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PNS Daily Newscast - April 1, 2020 


Nine cruise ships stranded as ports won't take them. Trump warns of tough two-week stretch. And rent is due, even in midst of COVID-19.

2020Talks - April 1, 2020 


Instead of delaying in-person primaries and caucuses, Alaska, Hawai'i and Wyoming have cancelled them and switched to vote-by-mail. It's Trans Day of Visibility, and the two remaining Democrats showed their support on Twitter. And the Trump administration has rolled back protections for the transgender community.

Demonstrators Across Texas Demand Fairness in Budget Cuts

March 22, 2011

HOUSTON, Texas - A series of rallies against sweeping Texas state budget cuts starts today in Houston. While Governor Rick Perry reversed himself last week on tapping the state's 9.4 billion dollar "rainy day" reserve - allowing a third of the fund to be used to ease this year's crunch - he insisted he will stand firm against applying "rainy day" dollars to next year's budget.That means the legislature is still proposing sweeping reductions in social spending to balance the books. Critics say this wouldn't be fair to poor and working class families.

Ginny Goldman of the Texas Organizing Project says we're already down to the bone: current plans rely too heavily on massive spending cuts that will harm working-class and needy Texans.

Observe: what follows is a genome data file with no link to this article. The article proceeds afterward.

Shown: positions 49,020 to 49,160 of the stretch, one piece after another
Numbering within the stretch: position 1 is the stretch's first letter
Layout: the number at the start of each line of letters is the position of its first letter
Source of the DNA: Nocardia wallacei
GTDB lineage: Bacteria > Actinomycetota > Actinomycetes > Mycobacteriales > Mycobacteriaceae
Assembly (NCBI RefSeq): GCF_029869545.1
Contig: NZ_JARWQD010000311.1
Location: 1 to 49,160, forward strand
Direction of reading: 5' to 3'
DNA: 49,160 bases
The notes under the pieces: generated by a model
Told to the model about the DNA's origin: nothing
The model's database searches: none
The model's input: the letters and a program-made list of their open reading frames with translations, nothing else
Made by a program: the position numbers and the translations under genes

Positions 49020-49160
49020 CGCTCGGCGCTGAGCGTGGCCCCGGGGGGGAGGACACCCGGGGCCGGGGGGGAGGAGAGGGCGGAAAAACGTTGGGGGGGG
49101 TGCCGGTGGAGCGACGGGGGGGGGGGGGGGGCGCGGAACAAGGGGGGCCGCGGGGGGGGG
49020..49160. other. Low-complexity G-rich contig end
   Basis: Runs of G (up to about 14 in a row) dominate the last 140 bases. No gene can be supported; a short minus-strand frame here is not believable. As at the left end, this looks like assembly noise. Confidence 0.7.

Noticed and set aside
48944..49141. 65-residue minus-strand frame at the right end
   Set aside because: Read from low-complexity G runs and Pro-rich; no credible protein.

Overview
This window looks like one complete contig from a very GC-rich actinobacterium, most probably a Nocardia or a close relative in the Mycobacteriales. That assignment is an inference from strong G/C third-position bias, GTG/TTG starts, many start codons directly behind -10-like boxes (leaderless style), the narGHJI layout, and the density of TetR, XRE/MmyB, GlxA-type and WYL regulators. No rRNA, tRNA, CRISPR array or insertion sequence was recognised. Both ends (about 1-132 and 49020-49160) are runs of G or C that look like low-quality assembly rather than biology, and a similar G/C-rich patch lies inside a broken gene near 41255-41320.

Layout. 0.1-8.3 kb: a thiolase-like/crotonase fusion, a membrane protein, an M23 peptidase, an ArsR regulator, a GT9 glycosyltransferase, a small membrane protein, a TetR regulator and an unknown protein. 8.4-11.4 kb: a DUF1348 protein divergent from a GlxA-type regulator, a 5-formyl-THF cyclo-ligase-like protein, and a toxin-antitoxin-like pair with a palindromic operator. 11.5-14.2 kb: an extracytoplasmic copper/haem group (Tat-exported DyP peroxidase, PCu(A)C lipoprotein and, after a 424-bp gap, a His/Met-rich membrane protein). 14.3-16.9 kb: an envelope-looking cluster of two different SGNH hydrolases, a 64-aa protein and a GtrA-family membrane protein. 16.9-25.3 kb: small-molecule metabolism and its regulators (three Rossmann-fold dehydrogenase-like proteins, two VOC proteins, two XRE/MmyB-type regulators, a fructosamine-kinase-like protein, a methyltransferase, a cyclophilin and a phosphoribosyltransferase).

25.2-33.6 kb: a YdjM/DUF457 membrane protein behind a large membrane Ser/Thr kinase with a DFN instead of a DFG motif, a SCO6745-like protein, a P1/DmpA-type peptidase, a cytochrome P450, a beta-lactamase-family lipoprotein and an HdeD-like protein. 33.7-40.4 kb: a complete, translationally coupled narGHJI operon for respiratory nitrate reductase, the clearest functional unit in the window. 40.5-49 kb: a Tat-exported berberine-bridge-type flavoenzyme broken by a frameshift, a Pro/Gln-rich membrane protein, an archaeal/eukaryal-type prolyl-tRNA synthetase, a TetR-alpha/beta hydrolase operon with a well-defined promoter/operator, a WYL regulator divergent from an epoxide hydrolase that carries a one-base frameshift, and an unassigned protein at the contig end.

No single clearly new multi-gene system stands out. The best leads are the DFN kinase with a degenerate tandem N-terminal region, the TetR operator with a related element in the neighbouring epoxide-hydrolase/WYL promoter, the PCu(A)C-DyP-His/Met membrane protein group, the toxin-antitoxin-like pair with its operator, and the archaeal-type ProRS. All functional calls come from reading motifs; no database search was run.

"You really just can't continue to cut once you've spent so little on children's needs, and education needs, and health needs, and seniors' needs - there's really not that much to cut."

The Organizing Project is sponsoring a "Week of Action," featuring multiple rallies today through Friday, in Houston, Dallas, and the Rio Grande Valley.

Goldman hopes residents from diverse communities will help persuade lawmakers to consider the budget shortfall as an opportunity to find long-term solutions, such as structural fixes to the tax code.

"And when there's money in the rainy day fund, when there's corporate loopholes, there's really no reason for us to sit back and just watch people who are already suffering, suffer even more."

The state is facing an estimated $23 billion shortfall for maintaining current services over the next two years. That means spending will be slashed by about a quarter, unless the legislature agrees to unlock new revenue sources.

Today's rally is scheduled for 4:00 p.m. at Houston's Austin High School.

A full list of rally cities and times is at www.organizetexas.org

Peter Malof, Public News Service - TX